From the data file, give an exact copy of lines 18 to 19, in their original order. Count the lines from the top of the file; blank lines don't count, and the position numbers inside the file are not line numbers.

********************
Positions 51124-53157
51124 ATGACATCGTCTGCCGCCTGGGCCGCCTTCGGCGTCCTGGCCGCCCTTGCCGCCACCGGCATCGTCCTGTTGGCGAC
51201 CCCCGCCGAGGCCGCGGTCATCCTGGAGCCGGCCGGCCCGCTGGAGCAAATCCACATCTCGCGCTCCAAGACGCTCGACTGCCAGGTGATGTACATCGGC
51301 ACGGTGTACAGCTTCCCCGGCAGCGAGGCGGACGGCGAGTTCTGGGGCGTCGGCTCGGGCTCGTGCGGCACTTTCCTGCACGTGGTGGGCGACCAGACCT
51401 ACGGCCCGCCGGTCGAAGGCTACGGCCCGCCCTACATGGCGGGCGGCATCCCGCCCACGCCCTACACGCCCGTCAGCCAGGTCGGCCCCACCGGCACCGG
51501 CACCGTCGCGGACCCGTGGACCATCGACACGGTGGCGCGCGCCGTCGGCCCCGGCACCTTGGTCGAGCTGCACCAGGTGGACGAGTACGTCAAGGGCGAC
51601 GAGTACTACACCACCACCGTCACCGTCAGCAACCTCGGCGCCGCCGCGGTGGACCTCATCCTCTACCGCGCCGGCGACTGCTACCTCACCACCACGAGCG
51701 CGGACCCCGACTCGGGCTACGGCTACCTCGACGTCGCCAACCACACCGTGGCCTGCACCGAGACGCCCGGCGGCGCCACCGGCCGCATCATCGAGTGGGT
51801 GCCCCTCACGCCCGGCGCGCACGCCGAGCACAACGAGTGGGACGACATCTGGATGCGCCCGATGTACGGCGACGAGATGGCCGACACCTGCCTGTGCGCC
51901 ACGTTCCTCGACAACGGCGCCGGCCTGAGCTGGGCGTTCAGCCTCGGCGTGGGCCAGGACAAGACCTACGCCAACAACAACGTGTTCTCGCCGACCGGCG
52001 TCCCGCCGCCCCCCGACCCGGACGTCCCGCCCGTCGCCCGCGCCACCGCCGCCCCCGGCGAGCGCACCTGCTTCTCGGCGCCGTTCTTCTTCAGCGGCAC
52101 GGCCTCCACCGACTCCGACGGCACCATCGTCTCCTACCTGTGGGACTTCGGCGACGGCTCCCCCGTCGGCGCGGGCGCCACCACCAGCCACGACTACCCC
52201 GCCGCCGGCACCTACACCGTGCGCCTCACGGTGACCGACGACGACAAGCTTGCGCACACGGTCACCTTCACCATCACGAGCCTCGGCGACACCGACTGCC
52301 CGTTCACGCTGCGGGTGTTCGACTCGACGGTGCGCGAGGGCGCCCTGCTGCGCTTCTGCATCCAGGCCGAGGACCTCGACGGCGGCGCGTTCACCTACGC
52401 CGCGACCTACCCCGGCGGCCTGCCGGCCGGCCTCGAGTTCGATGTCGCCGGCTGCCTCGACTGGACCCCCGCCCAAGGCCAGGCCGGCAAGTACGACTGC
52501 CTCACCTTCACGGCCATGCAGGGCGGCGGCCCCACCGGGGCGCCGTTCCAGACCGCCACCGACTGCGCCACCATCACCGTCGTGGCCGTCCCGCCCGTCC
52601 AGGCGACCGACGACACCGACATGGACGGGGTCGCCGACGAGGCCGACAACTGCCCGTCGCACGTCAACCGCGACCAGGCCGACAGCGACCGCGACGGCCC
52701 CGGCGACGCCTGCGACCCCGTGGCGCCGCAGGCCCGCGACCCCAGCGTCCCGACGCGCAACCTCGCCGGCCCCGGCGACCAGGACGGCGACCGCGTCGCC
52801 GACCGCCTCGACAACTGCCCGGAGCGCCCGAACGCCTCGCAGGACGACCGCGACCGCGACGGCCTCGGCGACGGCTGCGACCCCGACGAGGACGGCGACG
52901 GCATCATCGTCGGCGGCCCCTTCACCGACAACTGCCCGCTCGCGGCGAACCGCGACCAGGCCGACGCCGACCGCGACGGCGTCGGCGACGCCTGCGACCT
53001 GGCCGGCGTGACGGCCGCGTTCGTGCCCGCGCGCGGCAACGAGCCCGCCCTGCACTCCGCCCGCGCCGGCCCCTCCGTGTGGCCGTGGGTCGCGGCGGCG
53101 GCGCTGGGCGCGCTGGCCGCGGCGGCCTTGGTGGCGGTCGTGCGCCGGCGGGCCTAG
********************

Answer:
52701 CGGCGACGCCTGCGACCCCGTGGCGCCGCAGGCCCGCGACCCCAGCGTCCCGACGCGCAACCTCGCCGGCCCCGGCGACCAGGACGGCGACCGCGTCGCC
52801 GACCGCCTCGACAACTGCCCGGAGCGCCCGAACGCCTCGCAGGACGACCGCGACCGCGACGGCCTCGGCGACGGCTGCGACCCCGACGAGGACGGCGACG